As VAMPY comes to a close Friday and we reflect back over these last three weeks, it is both exciting how much the class has accomplished and how incredible the entire experience has been.
In one of our recent discussions, many of our students admitted that had have been asked, “Why do you want to take a class about the Holocaust?” or “Why do you want to study something so depressing?” What they universally came back to in our discussion was the fact that this particular subject is too important not to study, and the way our class has approached the various topics and events is far from depressing and dark. These three weeks have been filled with positive and thoughtful discussions related to Nazi Germany as well as relevant modern-day topics of concern. Through considerate and civil discussions, our students have learned, and they have grown to appreciate better the foundational reasons why the Holocaust was allowed to occur as well as how we as a modern-day global society should respond to future issues.
The class has been incredibly busy with three main projects: a play about Anne Frank, a mock trial of Adolph Hitler, and a collaborative 6-foot by 8-foot mural of the students’ own creation. This year’s projects are particularly meaningful to us because we have been working directly with Holocaust survivors Fred Gross, author of One Step Ahead of Hitler: A Jewish Child’s Journey Through France, and Jeffrey Jamner, whose mother and grandmother were in Auschwitz before they escaped. In addition to these experiences, we traveled during the second week to Washington, D.C. to visit both the National Holocaust Museum and the newly opened Smithsonian Museum on African American History. Both of these museums depict topics involving prejudice and hatred. The day was an extraordinary learning experience for everyone.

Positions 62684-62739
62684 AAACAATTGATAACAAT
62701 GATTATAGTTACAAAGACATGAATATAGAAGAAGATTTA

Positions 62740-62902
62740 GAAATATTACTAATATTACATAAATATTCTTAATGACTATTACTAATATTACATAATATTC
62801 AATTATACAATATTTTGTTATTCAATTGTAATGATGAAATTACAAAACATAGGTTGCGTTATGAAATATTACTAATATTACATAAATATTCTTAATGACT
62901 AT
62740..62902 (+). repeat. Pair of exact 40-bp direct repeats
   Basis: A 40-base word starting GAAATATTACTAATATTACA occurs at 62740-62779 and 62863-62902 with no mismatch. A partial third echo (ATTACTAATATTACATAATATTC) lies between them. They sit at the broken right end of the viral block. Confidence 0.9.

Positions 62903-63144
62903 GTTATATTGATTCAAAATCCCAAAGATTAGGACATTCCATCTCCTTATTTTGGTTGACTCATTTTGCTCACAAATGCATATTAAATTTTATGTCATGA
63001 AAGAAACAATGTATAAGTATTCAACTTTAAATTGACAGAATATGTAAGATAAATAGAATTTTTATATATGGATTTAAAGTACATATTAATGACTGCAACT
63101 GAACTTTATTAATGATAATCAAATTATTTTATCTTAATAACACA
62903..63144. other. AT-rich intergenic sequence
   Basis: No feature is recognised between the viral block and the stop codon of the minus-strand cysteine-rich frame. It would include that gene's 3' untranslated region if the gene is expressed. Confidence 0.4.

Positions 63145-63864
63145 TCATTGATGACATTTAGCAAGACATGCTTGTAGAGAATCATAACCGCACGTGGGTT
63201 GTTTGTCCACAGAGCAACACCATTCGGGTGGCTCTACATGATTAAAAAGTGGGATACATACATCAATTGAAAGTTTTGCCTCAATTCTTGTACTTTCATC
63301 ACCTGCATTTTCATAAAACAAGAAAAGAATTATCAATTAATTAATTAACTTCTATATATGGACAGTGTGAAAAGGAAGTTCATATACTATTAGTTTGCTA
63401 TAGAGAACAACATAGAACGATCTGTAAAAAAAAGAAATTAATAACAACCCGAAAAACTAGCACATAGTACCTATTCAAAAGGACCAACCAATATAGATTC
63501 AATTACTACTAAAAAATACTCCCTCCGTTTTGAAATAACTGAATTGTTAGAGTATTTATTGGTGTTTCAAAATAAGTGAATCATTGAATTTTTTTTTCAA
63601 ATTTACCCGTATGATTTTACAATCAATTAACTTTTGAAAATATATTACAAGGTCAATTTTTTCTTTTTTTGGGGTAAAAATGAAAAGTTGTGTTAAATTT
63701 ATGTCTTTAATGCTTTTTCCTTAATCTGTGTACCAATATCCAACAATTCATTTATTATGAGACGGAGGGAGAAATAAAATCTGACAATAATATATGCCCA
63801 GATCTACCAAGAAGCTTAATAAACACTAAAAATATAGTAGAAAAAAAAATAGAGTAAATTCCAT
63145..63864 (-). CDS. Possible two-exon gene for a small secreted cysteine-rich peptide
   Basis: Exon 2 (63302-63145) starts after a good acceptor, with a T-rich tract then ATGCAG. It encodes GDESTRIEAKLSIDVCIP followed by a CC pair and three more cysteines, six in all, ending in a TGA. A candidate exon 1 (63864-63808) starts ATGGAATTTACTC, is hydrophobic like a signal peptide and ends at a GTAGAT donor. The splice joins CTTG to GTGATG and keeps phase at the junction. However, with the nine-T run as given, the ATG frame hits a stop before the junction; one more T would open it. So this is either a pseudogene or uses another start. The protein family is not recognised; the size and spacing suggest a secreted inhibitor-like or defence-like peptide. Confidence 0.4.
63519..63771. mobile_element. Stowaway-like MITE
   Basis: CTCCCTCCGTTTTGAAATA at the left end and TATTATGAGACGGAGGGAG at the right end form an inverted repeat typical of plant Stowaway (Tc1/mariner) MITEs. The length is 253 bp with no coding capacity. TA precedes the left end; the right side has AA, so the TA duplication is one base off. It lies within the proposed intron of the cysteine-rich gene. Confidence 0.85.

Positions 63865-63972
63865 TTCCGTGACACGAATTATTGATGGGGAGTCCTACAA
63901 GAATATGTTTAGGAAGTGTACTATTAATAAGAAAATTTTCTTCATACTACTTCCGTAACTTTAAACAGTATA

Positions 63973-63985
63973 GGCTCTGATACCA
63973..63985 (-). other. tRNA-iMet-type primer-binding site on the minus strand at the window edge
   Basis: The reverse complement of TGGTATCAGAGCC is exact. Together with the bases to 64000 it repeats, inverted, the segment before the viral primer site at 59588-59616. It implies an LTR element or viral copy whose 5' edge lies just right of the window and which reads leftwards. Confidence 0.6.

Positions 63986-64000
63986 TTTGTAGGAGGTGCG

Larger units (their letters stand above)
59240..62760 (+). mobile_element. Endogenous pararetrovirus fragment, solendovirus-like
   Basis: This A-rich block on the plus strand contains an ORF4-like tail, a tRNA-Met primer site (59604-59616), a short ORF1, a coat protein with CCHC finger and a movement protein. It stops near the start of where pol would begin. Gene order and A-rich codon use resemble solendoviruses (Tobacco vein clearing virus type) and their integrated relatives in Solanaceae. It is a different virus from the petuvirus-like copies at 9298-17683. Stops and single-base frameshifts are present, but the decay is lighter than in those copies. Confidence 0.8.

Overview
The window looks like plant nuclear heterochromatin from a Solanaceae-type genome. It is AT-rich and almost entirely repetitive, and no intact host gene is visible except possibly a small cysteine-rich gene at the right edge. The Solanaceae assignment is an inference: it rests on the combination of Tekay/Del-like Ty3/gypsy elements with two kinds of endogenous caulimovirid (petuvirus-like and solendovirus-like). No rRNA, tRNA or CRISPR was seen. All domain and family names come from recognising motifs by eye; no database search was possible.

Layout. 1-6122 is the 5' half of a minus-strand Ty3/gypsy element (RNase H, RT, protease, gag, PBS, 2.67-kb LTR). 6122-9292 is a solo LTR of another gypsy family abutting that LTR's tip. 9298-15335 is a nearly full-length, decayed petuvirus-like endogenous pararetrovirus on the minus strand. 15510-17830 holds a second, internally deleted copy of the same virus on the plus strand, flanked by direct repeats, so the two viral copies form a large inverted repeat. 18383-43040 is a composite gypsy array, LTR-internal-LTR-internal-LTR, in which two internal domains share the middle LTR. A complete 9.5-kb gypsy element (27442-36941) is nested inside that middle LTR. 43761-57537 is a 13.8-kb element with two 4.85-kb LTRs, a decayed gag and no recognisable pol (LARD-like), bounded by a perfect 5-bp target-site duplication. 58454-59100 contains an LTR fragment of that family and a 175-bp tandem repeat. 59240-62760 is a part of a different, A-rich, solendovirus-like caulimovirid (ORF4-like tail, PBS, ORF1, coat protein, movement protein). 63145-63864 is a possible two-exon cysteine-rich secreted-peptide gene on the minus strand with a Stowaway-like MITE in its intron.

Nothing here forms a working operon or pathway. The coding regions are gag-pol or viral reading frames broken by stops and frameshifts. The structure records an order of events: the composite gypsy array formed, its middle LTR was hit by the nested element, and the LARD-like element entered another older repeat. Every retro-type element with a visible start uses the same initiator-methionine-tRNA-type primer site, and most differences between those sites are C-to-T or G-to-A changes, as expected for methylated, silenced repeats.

Thanks to a grant received from the Jewish Heritage Foundation, this year’s mural is the focal topic of a Kentucky Educational Television documentary. Our normal coverage of the material was altered to match the request of the film crew. The documentary, which will be shared widely, covers our class as a whole, our various projects and the work involved in making these projects come to life, and the many experiences our students have been a part of while in the class.
Earlier this week, I was asked to describe VAMPY and our class in just one or two words. My response was, “beyond description.” Our students spent three weeks learning, growing, discussing, creating, crafting, and working to understand better one of the darkest periods in human history. Students indicated visiting the Holocaust Museum was one of the most powerful learning experiences of the course. Additionally, the opportunity to engage with Holocaust survivors Fred Gross and Jeffrey Jamner proved to be a real highlight. The discussions among classmates were exceptionally meaningful and enhanced everyone’s understanding.
Our time spent at VAMPY represents three of the fastest weeks I’ve ever experienced personally and professionally. They have been three of the most enjoyable and educational weeks I’ve ever experienced because of these kind, intelligent, and overall wonderful students.